What to Know About CPT 99091
CPT 99091 was created in the early 2000s to code for remote patient monitoring. Its descriptor: "Collection and interpretation of physiologic data (eg, ECG, blood pressure, glucose monitoring) digitally stored and/or transmitted by the patient and/or caregiver to the physician or other qualified health care professional, qualified by education, training, licensure/regulation (when applicable) requiring a minimum of 30 minutes of time, each 30 days."
For a period after the newer codes discussed above were introduced, it was not advisable to bill using CPT 99091 because of limitations and requirements. However, that changed with the 2021 Medicare physician fee schedule final rule that permitted providers to begin billing CPT 99091 with newer codes. Federal rules now allow providers to bill for "complex" RPM management when they are required to spend substantial time managing the patient and their remote patient monitoring care plan.
Furthermore, CMS stated that CPT 99091 can be billed each 30 days whenever such complex provider management occurs and without affecting a provider's ability to bill clinical staff time via CPT 99457 each month.
Learn More About Remote Patient Monitoring Coding and Billing
We hope you found this Prevounce Quick Guide helpful. To learn more about RPM coding and billing, including average reimbursement associated with the RPM CPT coding, we recommend that you download our Remote Patient Monitoring Billing Guide. For more general information on remote patient monitoring, see this comprehensive guide.
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Health economic and reimbursement information provided by Prevounce is gathered from third-party sources and is subject to change without notice as a result of complex and frequently changing laws, regulations, rules, and policies. This information is presented for illustrative purposes only and does not constitute reimbursement or legal advice.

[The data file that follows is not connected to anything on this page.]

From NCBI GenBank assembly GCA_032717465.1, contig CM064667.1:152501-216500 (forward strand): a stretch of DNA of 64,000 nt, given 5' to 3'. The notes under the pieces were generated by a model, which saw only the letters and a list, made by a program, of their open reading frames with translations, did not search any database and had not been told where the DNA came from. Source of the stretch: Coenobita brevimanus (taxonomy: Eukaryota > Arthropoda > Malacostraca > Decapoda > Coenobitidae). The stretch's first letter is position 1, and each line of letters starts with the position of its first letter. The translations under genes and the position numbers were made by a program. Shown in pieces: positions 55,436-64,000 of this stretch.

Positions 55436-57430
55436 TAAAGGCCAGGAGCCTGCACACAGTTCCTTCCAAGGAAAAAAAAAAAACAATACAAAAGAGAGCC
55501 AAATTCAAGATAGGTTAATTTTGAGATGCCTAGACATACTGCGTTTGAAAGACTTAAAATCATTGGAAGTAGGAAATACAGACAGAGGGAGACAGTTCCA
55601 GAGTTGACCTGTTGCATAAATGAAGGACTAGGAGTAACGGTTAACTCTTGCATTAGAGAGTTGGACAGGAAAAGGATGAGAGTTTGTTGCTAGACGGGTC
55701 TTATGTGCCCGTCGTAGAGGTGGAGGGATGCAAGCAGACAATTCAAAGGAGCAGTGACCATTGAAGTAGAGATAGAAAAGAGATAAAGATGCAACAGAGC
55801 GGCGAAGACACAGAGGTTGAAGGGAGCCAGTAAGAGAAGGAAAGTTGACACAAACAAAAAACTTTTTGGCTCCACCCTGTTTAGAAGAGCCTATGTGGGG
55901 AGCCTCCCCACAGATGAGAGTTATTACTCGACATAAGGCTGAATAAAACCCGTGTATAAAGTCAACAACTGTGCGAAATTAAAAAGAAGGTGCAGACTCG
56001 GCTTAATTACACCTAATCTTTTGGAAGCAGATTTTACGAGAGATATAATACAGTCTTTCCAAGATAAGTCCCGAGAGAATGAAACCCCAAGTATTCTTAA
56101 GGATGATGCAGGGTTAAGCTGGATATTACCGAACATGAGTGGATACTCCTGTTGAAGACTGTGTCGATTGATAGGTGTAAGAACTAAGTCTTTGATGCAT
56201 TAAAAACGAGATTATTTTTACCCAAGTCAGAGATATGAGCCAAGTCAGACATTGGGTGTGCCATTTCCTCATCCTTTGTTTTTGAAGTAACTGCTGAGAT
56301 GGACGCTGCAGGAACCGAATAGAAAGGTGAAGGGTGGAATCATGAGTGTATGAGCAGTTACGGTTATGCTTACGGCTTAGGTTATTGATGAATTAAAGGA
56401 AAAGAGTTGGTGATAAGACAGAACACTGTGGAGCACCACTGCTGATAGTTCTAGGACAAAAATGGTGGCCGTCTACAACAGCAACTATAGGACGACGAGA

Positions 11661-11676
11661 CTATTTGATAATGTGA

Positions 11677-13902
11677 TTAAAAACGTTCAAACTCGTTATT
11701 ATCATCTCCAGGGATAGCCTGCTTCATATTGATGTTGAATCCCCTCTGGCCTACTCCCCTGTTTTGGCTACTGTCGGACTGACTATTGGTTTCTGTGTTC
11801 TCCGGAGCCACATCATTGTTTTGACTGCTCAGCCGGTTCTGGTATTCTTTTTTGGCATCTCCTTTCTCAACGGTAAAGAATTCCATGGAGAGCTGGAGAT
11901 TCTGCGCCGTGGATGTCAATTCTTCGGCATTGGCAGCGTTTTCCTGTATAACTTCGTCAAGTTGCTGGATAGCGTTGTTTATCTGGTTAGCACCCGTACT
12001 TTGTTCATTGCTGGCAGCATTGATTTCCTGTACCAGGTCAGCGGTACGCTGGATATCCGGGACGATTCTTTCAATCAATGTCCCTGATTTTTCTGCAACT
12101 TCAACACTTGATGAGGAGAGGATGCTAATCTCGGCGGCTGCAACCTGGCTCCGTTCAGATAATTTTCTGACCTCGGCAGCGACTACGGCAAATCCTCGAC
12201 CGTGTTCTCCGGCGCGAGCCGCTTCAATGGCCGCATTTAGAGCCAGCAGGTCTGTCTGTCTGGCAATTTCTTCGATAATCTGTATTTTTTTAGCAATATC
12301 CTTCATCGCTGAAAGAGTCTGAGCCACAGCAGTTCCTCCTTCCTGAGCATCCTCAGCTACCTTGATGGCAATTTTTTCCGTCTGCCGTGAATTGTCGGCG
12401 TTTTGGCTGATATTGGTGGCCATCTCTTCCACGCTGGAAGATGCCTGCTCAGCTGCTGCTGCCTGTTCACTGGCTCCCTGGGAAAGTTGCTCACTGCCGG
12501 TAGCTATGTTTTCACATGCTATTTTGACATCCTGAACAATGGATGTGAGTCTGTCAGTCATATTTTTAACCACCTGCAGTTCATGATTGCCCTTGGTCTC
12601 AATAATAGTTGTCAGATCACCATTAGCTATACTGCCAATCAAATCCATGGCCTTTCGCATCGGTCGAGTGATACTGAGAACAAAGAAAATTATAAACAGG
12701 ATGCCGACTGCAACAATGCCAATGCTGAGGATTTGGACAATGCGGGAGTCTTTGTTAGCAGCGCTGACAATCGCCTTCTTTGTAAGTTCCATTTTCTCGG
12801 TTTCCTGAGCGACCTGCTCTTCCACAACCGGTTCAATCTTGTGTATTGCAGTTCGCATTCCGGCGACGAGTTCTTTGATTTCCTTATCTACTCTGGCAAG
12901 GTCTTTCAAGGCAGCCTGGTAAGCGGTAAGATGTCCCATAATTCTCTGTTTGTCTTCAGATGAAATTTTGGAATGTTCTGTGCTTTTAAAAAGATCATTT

Prevounce encourages providers to submit accurate and appropriate claims for services. It is always the provider’s responsibility to determine medical necessity, the proper site for delivery of any services, and to submit appropriate codes, charges, and modifiers for services rendered. It is also always the provider’s responsibility to understand and comply with Medicare national coverage determinations (NCD), Medicare local coverage determinations (LCD), and any other coverage requirements established by relevant payers which can be updated frequently.
Prevounce recommends that you consult with your payers, reimbursement specialists, and/or legal counsel regarding coding, coverage, and reimbursement matters.
Payer policies will vary and should be verified prior to treatment for limitations on diagnosis, coding, or site of service requirements.
The coding options listed here are commonly used codes and are not intended to be an all- inclusive list. We recommend consulting your relevant manuals for appropriate coding options.
The Health Care Provider (HCP) is solely responsible for selecting the site of service and treatment modalities appropriate for the patient based on medically appropriate needs of that patient and the independent medical judgement of the HCP.